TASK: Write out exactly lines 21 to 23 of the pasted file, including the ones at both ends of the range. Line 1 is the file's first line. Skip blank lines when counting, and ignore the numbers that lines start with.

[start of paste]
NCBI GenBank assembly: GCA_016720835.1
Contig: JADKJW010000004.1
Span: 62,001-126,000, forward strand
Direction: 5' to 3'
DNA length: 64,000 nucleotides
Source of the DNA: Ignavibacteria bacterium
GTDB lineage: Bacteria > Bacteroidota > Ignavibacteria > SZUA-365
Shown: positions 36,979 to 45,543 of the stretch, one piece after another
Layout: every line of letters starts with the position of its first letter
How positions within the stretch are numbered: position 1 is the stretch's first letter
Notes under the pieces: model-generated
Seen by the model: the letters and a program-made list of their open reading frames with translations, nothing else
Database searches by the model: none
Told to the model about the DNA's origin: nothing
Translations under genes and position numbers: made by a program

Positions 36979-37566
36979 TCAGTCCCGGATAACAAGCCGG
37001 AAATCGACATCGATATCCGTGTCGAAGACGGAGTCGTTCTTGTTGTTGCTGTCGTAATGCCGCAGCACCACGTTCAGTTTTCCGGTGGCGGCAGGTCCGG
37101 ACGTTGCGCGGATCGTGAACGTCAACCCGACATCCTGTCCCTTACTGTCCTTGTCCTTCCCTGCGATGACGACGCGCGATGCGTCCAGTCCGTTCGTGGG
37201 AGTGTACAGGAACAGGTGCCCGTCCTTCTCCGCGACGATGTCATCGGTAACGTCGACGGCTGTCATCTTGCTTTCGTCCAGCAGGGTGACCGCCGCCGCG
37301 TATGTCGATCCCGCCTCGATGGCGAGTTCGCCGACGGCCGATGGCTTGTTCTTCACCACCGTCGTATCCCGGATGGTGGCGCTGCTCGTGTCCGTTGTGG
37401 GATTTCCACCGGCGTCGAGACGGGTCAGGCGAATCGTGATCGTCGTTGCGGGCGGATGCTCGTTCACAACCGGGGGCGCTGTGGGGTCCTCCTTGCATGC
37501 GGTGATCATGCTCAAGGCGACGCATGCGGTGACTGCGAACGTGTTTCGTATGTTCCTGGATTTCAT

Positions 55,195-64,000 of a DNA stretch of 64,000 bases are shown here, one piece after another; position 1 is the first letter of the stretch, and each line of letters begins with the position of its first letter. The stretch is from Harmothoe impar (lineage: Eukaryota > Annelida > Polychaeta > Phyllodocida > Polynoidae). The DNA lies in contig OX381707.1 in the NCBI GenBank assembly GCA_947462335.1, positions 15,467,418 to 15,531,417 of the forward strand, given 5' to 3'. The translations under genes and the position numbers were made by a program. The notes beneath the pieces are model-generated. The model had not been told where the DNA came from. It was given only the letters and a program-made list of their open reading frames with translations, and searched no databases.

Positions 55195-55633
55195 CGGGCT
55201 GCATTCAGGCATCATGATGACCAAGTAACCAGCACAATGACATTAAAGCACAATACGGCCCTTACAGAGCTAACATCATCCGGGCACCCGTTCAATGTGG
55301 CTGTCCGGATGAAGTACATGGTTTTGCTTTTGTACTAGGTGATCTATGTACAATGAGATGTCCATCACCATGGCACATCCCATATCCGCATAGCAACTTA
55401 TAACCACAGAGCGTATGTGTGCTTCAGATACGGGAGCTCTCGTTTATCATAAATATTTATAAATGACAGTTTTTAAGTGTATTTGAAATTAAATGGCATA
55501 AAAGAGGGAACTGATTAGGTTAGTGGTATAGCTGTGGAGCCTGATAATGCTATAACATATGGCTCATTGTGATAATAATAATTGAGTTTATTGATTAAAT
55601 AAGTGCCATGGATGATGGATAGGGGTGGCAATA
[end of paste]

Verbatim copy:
37301 TATGTCGATCCCGCCTCGATGGCGAGTTCGCCGACGGCCGATGGCTTGTTCTTCACCACCGTCGTATCCCGGATGGTGGCGCTGCTCGTGTCCGTTGTGG
37401 GATTTCCACCGGCGTCGAGACGGGTCAGGCGAATCGTGATCGTCGTTGCGGGCGGATGCTCGTTCACAACCGGGGGCGCTGTGGGGTCCTCCTTGCATGC
37501 GGTGATCATGCTCAAGGCGACGCATGCGGTGACTGCGAACGTGTTTCGTATGTTCCTGGATTTCAT